I love these beads because the lighter parts of the beads are the water spots from a day when I was caught in a rainstorm, drenched down through all the layers of myself.
Most of all, I love these beads because they mean that Vickie and the women of Te Okot get the opportunity to be a businesswomen who are able to earn money and feed and clothe their children.
When I return to Te Okot in July, I’m bringing Vickie a suitcase full of magazines. Your magazines and my magazines, once destined for the trash, or the recycle bin at best, will be made into jewelry. Second chances never looked so beautiful.
Maybe it’s because it’s the start of a new year, but lately I’ve been thinking about new things. Well, actually I’ve been thinking about how God makes old, and sometimes wrecked things, into beautiful, new things.
Yesterday afternoon I was thinking in particular of the woman in John 8.
For those of you unfamiliar with the story, here’s the speed dating version.
One morning Jesus went to the temple. Swarms of people followed Him because, you know, He’s the Son of God and they were smart enough to recognize that they should listen up. (Hang on, I’m making a mental note to myself to be as smart as they were.) So Jesus sits down with the swarms and starts teaching them.
Then these religious scholars and Pharisees drag a woman into the temple. They’d caught her in the middle of sleeping with someone who wasn’t her husband and by many accounts was in fact someone else’s husband. So they stand her up in front of the crowd and tell Jesus that this woman should be stoned to death because she’d broken the law as given to Moses.
I love Jesus’ response.
He doesn’t say anything.
Not a peep to the religious scholars.
Not a word to the crowd of people.
Not a single syllable to the woman.
He bends down and with His finger starts writing in the dirt. Who knows what. Maybe He’s writing out their names and sins. Maybe He’s writing out the names of the prostitutes the religious scholars had been visiting as of late. Maybe He’s writing out all the good things He sees in this woman. There are lots of speculations, but nobody seems to know for sure what He scribbled in the dirt that day.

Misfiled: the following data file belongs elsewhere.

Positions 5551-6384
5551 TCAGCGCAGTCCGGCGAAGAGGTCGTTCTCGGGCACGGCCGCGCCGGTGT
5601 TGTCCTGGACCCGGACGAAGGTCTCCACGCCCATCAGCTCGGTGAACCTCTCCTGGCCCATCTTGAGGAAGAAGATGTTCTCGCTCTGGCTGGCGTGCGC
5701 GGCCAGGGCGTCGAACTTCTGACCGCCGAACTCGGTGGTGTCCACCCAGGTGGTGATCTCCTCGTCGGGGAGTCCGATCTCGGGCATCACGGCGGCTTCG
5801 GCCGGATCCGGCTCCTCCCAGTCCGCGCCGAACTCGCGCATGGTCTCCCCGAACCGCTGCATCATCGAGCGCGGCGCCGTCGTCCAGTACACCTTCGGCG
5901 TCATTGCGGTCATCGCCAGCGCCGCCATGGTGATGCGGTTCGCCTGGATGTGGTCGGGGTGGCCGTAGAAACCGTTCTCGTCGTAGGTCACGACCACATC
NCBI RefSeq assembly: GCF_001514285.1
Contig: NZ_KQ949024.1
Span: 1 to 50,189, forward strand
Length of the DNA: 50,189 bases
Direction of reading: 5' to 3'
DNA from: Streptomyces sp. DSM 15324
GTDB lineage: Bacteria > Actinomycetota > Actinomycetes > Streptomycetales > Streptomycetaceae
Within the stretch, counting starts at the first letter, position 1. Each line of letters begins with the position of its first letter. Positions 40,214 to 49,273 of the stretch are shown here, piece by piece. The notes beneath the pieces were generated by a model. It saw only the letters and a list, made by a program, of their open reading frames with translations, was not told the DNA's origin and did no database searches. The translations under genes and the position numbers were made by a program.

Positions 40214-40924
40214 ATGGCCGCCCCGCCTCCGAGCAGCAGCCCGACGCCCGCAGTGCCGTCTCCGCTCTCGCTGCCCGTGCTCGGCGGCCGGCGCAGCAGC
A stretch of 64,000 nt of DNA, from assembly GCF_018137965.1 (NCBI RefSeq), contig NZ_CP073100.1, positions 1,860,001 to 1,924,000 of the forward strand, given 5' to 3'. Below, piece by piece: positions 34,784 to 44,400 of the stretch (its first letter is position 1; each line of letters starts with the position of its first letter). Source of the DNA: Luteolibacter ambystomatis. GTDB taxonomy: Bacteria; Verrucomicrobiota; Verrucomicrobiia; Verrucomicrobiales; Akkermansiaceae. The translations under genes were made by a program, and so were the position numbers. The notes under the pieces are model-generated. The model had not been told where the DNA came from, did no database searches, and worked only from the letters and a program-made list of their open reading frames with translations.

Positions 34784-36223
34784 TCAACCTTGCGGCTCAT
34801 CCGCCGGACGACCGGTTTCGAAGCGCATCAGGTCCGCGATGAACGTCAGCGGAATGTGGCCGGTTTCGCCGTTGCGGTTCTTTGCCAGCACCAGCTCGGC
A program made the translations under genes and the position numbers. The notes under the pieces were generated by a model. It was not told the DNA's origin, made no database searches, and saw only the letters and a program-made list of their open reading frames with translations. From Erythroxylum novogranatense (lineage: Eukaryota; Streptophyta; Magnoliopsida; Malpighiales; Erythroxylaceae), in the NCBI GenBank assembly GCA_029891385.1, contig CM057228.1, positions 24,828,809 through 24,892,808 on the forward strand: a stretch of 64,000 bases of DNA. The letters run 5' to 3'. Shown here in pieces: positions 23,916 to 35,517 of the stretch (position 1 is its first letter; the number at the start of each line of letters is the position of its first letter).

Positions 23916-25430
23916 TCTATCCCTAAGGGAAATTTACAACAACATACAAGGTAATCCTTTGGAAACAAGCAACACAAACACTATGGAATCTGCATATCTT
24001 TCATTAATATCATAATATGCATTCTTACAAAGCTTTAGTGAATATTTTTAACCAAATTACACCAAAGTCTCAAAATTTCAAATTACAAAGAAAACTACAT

The Pharisees pester Jesus and He tells them, go ahead, whoever is sinless can pelt the woman with the first rock.
Then He goes back to writing in the dirt.
Now, you and I might believe different things and that’s fine with me, but one of the things I believe is that God and Jesus and the Holy Spirit are all part of the same being.
That means the same God who made Eve, the same God who made the very first woman out of dust and bones way back in the beginning of it all, is the same God who was writing in the dirt on the day this other woman was dragged into the temple.
I wonder if while Jesus was writing in the dirt if He remembered that other time His hands were dirty. I wonder if He reminisced about sculpting Eve’s heart and the mud under His fingernails as He crafted her shoulder blades and made tiny mud pie toes.
I don’t know if Jesus was thinking of Eve while He was writing in the temple dirt. I like to think He might have been thinking of how when He created womankind in the form of Eve, He created her and she was flawless and new, bursting with possibility.
I think Jesus sees that Eve in all of us. The Eve before the apple, the Eve whose first breath came straight from the mouth of God.
Even when we lie. Or let bad words fly. Or glut frosting out of the jar for breakfast. Or cut each other to the quick. I think God still sees brand spanking new, bursting with possibility Eve in us. Even when we’re standing naked in the temple, clothed only in the absolute worst version of ourselves.
Jesus sees something different, someone flawless and new, someone He made out of dust and bones.
After Jesus tells the scholars and Pharisees that the sinless person can pitch the first stone, the Pharisees and the religious scholars walk away. I wonder if they had the rocks in their hands.
Imagine the thud, thud, thud of all those rocks dropping to the ground as they walked away. It’s the sound of a second chance.
With all the Pharisees and religious scholars gone, this woman was left in the presence of Jesus. And maybe the swarm of people He was teaching. I’m not entirely clear on that.
So there she is with Jesus. Can you even imagine being near Jesus when you were just ripped from bed with someone who is not your husband? I don’t know about you, but I’d have been simultaneously sweating bullets, peeing my pants and crying, ugly crying.